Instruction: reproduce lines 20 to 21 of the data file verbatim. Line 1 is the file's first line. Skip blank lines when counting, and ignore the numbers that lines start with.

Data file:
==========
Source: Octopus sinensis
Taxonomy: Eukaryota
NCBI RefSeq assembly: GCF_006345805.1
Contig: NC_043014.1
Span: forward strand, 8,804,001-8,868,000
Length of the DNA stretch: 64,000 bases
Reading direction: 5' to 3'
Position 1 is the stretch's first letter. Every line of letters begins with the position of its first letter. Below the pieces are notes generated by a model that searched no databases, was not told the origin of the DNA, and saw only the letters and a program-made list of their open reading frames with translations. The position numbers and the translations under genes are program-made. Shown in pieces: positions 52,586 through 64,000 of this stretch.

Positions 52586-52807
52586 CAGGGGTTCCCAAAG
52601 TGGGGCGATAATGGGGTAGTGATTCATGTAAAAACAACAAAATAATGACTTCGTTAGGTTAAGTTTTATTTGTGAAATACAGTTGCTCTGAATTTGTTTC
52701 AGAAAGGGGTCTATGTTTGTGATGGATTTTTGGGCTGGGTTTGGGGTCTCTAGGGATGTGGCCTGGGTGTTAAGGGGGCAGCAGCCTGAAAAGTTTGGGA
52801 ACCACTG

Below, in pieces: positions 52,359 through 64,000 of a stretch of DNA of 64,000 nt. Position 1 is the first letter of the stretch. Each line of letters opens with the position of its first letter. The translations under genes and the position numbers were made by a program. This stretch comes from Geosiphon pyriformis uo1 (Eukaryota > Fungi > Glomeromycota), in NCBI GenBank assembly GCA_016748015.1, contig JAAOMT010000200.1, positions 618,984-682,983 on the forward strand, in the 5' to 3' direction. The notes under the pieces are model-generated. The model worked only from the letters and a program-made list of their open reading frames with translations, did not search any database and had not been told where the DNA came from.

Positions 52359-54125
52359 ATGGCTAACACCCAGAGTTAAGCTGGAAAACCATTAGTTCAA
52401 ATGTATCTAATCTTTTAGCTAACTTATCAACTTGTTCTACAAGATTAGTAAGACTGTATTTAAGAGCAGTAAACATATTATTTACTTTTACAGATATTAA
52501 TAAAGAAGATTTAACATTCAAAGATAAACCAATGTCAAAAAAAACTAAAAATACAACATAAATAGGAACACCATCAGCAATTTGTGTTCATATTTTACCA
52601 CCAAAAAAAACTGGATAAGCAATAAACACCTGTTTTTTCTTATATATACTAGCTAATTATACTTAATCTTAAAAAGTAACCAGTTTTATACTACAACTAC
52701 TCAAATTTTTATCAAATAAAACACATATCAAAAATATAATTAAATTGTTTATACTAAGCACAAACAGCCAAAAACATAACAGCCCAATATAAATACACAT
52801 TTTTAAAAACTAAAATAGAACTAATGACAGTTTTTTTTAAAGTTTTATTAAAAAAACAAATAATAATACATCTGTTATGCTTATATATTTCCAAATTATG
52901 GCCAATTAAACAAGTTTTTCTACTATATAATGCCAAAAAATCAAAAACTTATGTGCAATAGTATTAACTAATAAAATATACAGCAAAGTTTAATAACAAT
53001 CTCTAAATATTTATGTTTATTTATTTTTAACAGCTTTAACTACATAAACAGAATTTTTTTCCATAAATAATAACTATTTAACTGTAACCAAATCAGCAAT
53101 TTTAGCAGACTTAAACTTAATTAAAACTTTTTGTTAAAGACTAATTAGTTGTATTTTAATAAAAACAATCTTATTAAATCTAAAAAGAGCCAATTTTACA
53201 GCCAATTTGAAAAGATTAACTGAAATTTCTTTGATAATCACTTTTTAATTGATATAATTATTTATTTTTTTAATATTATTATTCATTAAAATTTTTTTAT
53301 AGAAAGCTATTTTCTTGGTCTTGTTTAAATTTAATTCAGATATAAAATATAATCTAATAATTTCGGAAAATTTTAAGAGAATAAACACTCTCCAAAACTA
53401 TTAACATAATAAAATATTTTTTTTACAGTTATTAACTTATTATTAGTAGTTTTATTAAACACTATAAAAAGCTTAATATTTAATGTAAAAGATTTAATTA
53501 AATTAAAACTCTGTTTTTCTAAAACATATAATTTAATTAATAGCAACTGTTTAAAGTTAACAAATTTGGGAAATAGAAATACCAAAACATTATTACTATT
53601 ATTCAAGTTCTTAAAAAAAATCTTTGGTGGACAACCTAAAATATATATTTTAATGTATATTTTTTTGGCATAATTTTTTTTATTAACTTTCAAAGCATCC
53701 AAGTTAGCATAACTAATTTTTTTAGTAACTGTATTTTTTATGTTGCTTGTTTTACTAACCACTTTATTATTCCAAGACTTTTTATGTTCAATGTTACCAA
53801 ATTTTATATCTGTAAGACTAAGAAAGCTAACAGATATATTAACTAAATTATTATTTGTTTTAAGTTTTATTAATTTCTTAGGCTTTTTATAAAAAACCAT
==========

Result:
52701 TCAAATTTTTATCAAATAAAACACATATCAAAAATATAATTAAATTGTTTATACTAAGCACAAACAGCCAAAAACATAACAGCCCAATATAAATACACAT
52801 TTTTAAAAACTAAAATAGAACTAATGACAGTTTTTTTTAAAGTTTTATTAAAAAAACAAATAATAATACATCTGTTATGCTTATATATTTCCAAATTATG